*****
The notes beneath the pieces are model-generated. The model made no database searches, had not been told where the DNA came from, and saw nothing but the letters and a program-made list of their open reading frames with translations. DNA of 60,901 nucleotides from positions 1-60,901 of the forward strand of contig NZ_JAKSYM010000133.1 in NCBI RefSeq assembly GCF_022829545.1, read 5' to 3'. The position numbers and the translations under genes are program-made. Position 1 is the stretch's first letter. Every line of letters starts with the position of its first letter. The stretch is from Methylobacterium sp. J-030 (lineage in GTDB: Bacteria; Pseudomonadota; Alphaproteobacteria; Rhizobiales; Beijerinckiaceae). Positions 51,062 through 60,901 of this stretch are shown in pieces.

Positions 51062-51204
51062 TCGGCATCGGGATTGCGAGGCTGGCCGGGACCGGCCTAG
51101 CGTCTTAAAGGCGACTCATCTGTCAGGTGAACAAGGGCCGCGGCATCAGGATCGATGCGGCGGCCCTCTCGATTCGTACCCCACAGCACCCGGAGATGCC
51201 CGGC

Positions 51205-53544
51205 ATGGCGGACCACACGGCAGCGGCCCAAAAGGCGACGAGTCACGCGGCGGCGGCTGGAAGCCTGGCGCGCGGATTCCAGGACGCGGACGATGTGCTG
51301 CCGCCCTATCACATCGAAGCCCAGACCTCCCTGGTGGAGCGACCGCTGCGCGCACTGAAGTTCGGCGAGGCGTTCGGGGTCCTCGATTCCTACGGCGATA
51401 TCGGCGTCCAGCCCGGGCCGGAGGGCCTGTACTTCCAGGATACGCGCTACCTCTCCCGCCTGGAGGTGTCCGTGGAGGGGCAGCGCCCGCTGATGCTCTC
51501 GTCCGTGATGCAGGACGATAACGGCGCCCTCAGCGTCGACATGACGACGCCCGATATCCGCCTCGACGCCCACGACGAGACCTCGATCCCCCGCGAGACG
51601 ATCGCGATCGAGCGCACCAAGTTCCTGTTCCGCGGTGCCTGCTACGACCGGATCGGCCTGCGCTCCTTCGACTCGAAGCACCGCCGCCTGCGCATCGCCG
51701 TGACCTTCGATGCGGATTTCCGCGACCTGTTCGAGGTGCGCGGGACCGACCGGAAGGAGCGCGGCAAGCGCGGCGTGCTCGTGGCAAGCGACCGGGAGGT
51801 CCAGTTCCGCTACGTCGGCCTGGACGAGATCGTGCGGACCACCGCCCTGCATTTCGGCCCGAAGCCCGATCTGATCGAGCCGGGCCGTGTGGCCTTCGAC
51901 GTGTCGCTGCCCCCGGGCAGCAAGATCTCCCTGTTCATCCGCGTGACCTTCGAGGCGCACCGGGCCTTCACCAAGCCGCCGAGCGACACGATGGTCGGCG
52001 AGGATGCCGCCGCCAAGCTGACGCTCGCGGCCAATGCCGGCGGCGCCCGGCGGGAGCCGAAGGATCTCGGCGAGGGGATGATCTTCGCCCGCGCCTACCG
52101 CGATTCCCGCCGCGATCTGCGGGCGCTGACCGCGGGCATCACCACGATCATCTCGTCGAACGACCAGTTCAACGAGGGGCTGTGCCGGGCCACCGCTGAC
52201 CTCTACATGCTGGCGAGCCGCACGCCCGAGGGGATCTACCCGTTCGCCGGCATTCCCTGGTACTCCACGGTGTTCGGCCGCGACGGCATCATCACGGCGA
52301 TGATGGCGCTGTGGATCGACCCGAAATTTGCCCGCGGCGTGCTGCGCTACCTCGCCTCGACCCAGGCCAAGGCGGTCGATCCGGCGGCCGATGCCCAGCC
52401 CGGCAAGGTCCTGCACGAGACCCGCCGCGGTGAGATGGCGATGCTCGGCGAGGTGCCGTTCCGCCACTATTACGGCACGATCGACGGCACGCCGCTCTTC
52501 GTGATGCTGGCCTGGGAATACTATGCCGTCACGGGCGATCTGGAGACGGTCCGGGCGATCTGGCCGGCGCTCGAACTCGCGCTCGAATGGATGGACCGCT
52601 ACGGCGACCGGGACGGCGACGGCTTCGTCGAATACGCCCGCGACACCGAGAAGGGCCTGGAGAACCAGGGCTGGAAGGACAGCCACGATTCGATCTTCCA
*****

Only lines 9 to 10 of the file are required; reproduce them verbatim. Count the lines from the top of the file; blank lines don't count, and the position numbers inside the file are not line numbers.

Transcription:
51401 TCGGCGTCCAGCCCGGGCCGGAGGGCCTGTACTTCCAGGATACGCGCTACCTCTCCCGCCTGGAGGTGTCCGTGGAGGGGCAGCGCCCGCTGATGCTCTC
51501 GTCCGTGATGCAGGACGATAACGGCGCCCTCAGCGTCGACATGACGACGCCCGATATCCGCCTCGACGCCCACGACGAGACCTCGATCCCCCGCGAGACG